Nearly three years have passed since that tragic day in September. Since then, our wounds have healed, but our senses and memories have dulled.
At first, the nation rallied behind its leader. But by the time the confrontation with Iraq presented itself, our courage and moral certainty seemed to fade in the face of partisan bickering and posturing.
Now the political left and the Democratic Party are trying to use the demanding aftermath of the war to exploit our national cause for their own political advantage.
How could we allow ourselves to forget so soon?--from Deliver Us from Evil
Sean Hannity's first blockbuster book, the New York Times bestseller Let Freedom Ring, cemented his place as the freshest and most compelling conservative voice in the country. As the host of the phenomenally successful Hannity & Colmes on the Fox News Channel and The Sean Hannity Show on ABC Radio, Hannity has won a wildly devoted fan base. Now he brings his plainspoken, take-no-prisoners style to the continuing War on Terror abroad -- and liberalism at home -- in Deliver Us from Evil.
"Evil exists," Hannity asserts. "It is real, and it means to harm us." And in these pages he revisits the harsh lessons America has learned in confronting evil in the past and the present, to illuminate the course we must take in the future. Tracing a direct line from Adolf Hitler and Joseph Stalin through Saddam Hussein and Osama bin Laden, he reminds us of the courage and moral clarity of our great leaders. And he reveals how the disgraceful history of appeasement has reached forward from the days of Neville Chamberlain and Jimmy Carter to corrupt the unrepentant leftists of the modern Democratic Party -- from Howard Dean and John Kerry to Bill and Hillary Clinton.
As Americans face the ongoing war against terrorists and their state sponsors around the world, Sean Hannity reminds us that we must also cope with the continuing scourge of accommodation and cowardice at home. With his trademark blend of passion and hard-hitting commentary, he urges Americans to recognize the dangers of putting our faith in toothless "multilateralism" when the times call for decisive action. For only through strong defense of our freedoms, at home and around the world, can we preserve America's security and liberty in the dangerous twenty-first century.
“Men who aspire to a happy, a brilliant and a long life, instead of to a virtuous one, are like foolish actors who want to be always having the great parts,—the parts that are marked by splendour and triumph. They fail to see that the important thing is not what or how much, but how they act.”
Arthur Schopenhauer was a German philosopher who has written a lot of essays on the way human experience the world. In his books he offers new solutions to the problems of human experience and the limits of human knowledge.
This is another of Arthur Schopenhauer’s literary works in the field of philosophy, which explores mankind. This book focuses on the exploring the human nature and explains how the recent developments in physical sciences confirm his theory of will.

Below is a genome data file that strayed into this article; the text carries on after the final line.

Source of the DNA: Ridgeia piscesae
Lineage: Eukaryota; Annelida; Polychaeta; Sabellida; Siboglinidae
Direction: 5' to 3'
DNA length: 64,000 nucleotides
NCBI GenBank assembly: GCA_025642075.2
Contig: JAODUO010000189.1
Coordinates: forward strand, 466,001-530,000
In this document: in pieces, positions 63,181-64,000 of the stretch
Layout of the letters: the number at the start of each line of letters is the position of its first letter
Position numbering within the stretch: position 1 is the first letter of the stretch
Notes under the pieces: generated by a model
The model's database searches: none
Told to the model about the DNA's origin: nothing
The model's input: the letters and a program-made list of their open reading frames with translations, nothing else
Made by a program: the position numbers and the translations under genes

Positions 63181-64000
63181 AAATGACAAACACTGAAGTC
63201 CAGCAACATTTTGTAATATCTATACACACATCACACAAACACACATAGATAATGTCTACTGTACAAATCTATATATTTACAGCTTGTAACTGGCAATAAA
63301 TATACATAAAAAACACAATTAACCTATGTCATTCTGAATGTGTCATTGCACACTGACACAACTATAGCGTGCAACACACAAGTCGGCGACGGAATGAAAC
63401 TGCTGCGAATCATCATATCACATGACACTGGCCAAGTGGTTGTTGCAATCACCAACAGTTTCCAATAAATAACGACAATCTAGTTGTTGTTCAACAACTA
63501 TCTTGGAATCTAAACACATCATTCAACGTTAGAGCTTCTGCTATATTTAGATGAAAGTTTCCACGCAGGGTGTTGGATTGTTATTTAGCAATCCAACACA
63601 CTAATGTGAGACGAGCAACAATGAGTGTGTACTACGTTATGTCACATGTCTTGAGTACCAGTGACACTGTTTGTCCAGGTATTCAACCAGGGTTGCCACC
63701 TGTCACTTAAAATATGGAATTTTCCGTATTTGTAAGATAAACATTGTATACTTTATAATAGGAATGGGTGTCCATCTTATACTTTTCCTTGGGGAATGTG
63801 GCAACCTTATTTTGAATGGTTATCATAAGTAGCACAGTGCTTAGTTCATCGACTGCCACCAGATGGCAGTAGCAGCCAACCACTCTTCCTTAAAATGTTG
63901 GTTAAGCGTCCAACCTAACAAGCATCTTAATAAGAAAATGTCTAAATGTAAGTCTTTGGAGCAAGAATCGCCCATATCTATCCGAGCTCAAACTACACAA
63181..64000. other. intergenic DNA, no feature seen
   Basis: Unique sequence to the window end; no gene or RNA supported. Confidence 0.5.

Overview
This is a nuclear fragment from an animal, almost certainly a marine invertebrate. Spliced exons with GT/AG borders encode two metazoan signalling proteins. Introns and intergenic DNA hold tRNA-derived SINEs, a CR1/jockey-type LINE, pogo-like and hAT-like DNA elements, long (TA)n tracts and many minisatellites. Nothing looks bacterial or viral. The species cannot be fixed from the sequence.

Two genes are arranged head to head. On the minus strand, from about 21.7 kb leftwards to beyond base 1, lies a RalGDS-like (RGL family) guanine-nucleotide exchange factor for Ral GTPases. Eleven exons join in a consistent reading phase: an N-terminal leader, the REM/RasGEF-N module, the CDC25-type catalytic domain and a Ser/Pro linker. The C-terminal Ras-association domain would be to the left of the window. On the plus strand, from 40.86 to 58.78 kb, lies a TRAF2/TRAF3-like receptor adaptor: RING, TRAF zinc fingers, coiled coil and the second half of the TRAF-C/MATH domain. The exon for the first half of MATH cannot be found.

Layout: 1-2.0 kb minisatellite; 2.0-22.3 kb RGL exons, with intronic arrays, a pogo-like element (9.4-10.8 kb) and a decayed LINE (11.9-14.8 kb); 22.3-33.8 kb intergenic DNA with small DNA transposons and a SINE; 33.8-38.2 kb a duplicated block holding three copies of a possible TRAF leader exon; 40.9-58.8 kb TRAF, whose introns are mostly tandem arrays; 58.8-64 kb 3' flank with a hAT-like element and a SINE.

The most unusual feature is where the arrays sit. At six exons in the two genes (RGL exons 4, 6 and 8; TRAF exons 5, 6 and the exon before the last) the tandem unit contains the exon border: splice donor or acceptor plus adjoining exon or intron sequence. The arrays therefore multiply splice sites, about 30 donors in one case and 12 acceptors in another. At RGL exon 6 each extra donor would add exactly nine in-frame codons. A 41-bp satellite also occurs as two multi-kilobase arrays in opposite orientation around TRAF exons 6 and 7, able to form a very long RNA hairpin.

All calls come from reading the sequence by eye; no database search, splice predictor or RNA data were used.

In this book you will read about:
1. Human nature
3. Free-will and fatalism
5. Moral instinct
6. Ethical reflections
From two of our most fiercely moral voices, a passionate call to arms against our era’s most pervasive human rights violation: the oppression of women and girls in the developing world.
With Pulitzer Prize winners Nicholas D. Kristof and Sheryl WuDunn as our guides, we undertake an odyssey through Africa and Asia to meet the extraordinary women struggling there, among them a Cambodian teenager sold into sex slavery and an Ethiopian woman who suffered devastating injuries in childbirth. Drawing on the breadth of their combined reporting experience, Kristof and WuDunn depict our world with anger, sadness, clarity, and, ultimately, hope.
They show how a little help can transform the lives of women and girls abroad. That Cambodian girl eventually escaped from her brothel and, with assistance from an aid group, built a thriving retail business that supports her family. The Ethiopian woman had her injuries repaired and in time became a surgeon. A Zimbabwean mother of five, counseled to return to school, earned her doctorate and became an expert on AIDS.
Through these stories, Kristof and WuDunn help us see that the key to economic progress lies in unleashing women’s potential. They make clear how so many people have helped to do just that, and how we can each do our part. Throughout much of the world, the greatest unexploited economic resource is the female half of the population. Countries such as China have prospered precisely because they emancipated women and brought them into the formal economy. Unleashing that process globally is not only the right thing to do; it’s also the best strategy for fighting poverty.
Deeply felt, pragmatic, and inspirational, Half the Sky is essential reading for every global citizen.
Published anonymously in 1776, this landmark political pamphlet spread across the colonies more rapidly than any document of its kind ever had before. Its words were read aloud in town squares, its pages affixed to tavern walls. Both a clear-eyed, plainly stated case for separation from Great Britain and a stirring call to action, Common Sense sparked the imagination of a fledgling nation and played a decisive role in the march toward revolution. Thomas Paine’s masterpiece is crucial reading for any student of American history.